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Modi’s domestic barbs abroad could undermine his dignity

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source: zeenews
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It has now become almost a routine feature of Narendra Modi’s trips abroad to take a dig or two at his opponents back home. True, he generally does so while addressing the Indian diaspora who are able to understand his references to a controversial “damaad” (son-in-law) or the sarcastic linking of Sanskrit with secularism.

Even then, his jibes have disconcerted the Congress to the extent that it is considering asking its spokespersons to tail Modi on his journeys with ready ripostes to his taunts. It is worth examining, however, why the prime minister has taken a path where none of his predecessors had gone before since they scrupulously adhered to the unwritten code of not washing the dirty linen of domestic politics outside India.

However, by breaking with tradition, Modi has embarked on an acrimonious course in which he may not always emerge with flying colours because, in politics, no one’s hands are clean.

There are probably two reasons why he has ventured into this new territory. One is that he hasn’t forgotten the constant sniping from his critics for nearly a decade after the 2002 Gujarat riots. It has taken considerable grit for him to emerge from the effects of the scorn which he faced when even the mild-mannered Manmohan Singh said that he wouldn’t care to have a “strong” image if it meant presiding over the massacre of innocent citizens.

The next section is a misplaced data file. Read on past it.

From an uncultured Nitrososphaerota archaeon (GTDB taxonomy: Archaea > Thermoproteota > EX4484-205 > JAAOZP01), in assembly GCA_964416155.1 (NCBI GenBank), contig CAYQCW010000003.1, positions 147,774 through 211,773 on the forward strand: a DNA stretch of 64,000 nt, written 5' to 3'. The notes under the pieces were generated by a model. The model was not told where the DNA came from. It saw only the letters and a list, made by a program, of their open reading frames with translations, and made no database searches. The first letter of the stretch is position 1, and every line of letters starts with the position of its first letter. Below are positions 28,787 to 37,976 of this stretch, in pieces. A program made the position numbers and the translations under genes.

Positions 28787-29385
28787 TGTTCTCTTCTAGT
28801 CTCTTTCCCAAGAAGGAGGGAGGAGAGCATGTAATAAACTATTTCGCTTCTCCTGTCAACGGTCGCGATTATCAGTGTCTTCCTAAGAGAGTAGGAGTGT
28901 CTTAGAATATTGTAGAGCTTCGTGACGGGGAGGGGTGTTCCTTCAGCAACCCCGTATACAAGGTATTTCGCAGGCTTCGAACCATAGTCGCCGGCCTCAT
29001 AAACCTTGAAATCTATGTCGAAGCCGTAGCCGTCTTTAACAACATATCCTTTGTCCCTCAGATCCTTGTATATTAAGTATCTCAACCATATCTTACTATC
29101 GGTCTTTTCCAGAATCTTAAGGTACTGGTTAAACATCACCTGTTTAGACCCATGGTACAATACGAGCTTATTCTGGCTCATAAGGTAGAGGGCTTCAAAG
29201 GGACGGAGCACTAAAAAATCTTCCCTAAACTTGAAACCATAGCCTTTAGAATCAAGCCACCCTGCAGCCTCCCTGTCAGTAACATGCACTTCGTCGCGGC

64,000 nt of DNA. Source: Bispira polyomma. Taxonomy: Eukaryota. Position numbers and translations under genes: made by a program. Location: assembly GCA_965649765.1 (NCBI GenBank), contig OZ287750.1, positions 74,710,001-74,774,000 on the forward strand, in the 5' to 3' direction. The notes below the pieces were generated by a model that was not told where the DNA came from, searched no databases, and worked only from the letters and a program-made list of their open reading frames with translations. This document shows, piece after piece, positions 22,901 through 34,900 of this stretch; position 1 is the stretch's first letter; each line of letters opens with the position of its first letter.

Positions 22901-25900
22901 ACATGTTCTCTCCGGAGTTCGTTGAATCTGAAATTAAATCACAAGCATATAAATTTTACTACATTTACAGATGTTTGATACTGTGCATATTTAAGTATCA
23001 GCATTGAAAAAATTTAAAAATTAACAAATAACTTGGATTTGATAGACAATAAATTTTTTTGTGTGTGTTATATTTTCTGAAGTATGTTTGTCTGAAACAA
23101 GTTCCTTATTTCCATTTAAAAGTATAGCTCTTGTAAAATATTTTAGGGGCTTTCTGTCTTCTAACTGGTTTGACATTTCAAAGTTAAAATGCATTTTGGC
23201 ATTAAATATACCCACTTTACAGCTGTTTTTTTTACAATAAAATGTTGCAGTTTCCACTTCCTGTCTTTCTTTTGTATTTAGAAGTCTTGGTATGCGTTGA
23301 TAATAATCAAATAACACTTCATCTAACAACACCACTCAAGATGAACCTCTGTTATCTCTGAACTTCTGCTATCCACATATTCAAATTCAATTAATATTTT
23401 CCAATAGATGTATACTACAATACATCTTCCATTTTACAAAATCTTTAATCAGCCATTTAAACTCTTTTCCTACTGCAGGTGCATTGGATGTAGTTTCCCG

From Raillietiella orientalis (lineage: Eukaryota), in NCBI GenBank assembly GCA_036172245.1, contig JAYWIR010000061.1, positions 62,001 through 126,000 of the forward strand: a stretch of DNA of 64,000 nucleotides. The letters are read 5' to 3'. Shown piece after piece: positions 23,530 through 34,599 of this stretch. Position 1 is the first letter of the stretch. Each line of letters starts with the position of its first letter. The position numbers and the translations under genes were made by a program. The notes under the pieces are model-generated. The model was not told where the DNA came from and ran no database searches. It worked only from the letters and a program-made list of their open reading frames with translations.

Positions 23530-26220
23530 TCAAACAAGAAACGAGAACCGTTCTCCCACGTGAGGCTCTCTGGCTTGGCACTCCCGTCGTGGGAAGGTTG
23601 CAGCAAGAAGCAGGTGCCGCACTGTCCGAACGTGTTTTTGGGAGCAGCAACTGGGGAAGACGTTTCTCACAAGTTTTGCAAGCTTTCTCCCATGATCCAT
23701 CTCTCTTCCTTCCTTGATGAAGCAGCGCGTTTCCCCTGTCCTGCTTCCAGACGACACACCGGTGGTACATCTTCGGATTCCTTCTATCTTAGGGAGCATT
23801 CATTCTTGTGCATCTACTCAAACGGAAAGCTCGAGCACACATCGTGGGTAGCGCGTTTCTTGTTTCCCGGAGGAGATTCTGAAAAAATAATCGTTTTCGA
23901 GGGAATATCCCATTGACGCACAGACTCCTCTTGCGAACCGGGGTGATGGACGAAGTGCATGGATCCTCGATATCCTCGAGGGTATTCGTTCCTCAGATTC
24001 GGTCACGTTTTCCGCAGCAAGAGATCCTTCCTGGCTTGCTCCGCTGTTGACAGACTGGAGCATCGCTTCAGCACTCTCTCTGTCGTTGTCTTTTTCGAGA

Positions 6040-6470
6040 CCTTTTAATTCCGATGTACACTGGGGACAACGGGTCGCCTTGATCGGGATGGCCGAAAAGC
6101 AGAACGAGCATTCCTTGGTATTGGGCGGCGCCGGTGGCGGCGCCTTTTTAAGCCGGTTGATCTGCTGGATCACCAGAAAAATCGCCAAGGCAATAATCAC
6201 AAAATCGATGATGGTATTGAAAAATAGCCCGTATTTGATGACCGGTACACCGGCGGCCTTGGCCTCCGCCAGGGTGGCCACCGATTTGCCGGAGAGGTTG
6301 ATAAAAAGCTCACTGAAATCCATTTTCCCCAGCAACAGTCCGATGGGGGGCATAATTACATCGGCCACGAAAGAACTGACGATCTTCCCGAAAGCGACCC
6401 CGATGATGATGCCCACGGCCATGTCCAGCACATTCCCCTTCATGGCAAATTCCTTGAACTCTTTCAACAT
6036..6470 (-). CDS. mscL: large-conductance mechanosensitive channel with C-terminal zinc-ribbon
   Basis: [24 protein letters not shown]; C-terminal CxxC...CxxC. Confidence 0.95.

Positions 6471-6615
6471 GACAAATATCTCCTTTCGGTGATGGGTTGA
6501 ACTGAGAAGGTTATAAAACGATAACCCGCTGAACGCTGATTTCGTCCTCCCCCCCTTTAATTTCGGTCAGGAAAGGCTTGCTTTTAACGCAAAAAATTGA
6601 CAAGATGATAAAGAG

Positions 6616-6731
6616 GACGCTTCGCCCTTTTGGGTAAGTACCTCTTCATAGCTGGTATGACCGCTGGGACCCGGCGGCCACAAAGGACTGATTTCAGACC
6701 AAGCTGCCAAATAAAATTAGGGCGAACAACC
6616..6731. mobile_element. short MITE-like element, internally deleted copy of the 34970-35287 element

Having routed his adversaries politically, Modi is apparently unable to resist the temptation of occasionally having a go at them. However, there is possibly another reason. It is that notwithstanding the Bharatiya Janata Party’s majority in the Lok Sabha, there is still a feeling in the party and among its leaders that they are seen as interlopers by the so-called left-liberal chatterati who ruled the roost for decades after Independence.

It is this sense of being outsiders which is apparently behind the frequent claims that the new dispensation intends to rescue the nation not only from the clutches of what remains of the ancient regime but also steer the country away from the flawed paths which the old order took in communal and cultural matters.

Since this “battle” relating to changing directions is already being fought at home, the need to take it abroad may be questioned. Doubts about these tactics are likely to be all the greater since at least for the present, Modi is far better placed politically than his enemies.

To a considerable extent, the latter are down and out. The Congress, for instance, evidently has a leadership problem with neither Sonia nor Rahul Gandhi being able to perceptively climb the popularity charts or articulate policies beyond the cliched one-liners about the government being pro-rich and anti-poor.

While the Congress is unlikely to bounce back in the near future from its 2014 drubbing, the only party which gave the BJP a scare in the Delhi elections – the Aam Admi Party – has dissipated much of its energy by tilting at windmills inside the party – Yogendra Yadav, Prashant Bhushan – and outside, Lieutenant Governor Najeeb Jung.

Arguably, Modi doesn’t appear to have any worthwhile opponents with even his ostensible adversaries like Mulayam Singh Yadav and the Communists coming to his rescue by scuttling the anti-BJP “secular” alliance in Bihar by setting up their own candidates.